strategy

Training in water management

Synonyms:
Increasing programmes for water management training
Managing hydrological cycles
Training skills in water cycle management
Training water managers
Providing training to water resource professionals
Adopting innovative approaches for training water resource experts
Providing training to water agency staff
Description:
Training of water managers at all levels so that they have an appropriate understanding of all the elements necessary for their decision-making.
Context:
Water use in many parts of the world is unsustainable, and aquatic ecosystems suffer from environmental degradation. Improved management of water use and aquatic ecosystems is needed, and this may be facilitated by providing training skills. There is a concensus that water management training skills should be taught from an integrated approach.

To effectively plan and manage water-supply and sanitation at the national, provincial, district and community level, and to utilize funds most effectively, trained professional and technical staff must be developed within each country in sufficient numbers. To do this, countries must establish manpower development plans, taking into consideration present requirements and planned developments. Subsequently, the development and performance of country-level training institutions should be enhanced so that they can play a pivotal role in capacity-building.

Implementation:
This strategy features in the framework of Agenda 21 as formulated at UNCED (Rio de Janeiro, 1992), now coordinated by the United Nations Commission on Sustainable Development and implemented through national and local authorities.

Agenda 21 recommends increasing formal and informal training activities for personnel at all levels, including farmers, fishermen and members of local communities, with particular reference to women. It also recommends that training activities should be undertaken periodically at all levels within the organizations responsible for water-quality management, including development of training skills, in-service training, problem-solving workshops and refresher training courses should be adopted for specific aspects of water-quality monitoring and control.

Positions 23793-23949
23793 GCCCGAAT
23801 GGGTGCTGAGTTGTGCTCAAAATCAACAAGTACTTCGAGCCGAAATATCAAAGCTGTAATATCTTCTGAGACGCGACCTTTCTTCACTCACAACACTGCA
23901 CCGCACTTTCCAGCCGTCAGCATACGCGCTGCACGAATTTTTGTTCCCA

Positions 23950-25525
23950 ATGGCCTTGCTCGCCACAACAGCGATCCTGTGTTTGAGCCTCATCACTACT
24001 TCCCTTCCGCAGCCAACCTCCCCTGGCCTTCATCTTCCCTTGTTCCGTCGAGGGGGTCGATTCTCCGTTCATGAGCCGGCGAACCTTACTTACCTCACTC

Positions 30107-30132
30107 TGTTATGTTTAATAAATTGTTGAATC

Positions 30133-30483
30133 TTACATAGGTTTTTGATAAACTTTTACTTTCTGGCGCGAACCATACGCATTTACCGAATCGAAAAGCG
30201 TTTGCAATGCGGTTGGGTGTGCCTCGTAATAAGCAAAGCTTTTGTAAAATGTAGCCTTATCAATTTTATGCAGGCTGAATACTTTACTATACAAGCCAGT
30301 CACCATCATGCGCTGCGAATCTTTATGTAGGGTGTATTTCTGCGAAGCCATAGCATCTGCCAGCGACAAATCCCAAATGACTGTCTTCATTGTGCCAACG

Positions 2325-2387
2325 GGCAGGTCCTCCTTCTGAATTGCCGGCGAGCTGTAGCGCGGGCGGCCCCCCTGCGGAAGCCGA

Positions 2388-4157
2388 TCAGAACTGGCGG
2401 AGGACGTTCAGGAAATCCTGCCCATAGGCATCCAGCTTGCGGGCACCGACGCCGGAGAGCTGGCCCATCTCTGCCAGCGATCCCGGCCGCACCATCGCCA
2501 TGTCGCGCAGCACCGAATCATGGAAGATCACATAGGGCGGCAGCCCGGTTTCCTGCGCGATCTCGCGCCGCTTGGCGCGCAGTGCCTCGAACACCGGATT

Innovative teaching approaches should be adopted for professional and managerial staff training in order to cope with changing needs and challenges. Flexibility and adaptability regarding emerging water pollution issues should be developed.

To effectively plan and manage water-supply and sanitation at the national, provincial, district and community level, and to utilize funds most effectively, trained professional and technical staff must be developed within each country in sufficient numbers. To do this, countries must establish manpower development plans, taking into consideration present requirements and planned developments. Subsequently, the development and performance of country-level training institutions should be enhanced so that they can play a pivotal role in capacity-building.

Article 9 of the [Draft Protocol on Water and Health] (1999) to the [Convention on the Protection and Use of Transboundary Watercourses and International Lakes] (1992), states: (2) The Parties shall promote: (a) Understanding of the public-health aspects of their work by those responsible for water management, water supply and sanitation; and (b) Understanding of the basic principles of water management, water supply and sanitation by those responsible for public health. (3) The Parties shall encourage the education and training of the professional and technical staff who are needed for managing water resources and for operating systems of water supply and sanitation, and encourage the updating and improvement of their knowledge and skills. This education and training shall include relevant aspects of public health.

Subjects:
Hydrology
Water
Resources
Maternity, paternity
Human resources
Staff
Professions
Agency
Expertise
Training
Management
Type Classification:
E: Emanations of other strategies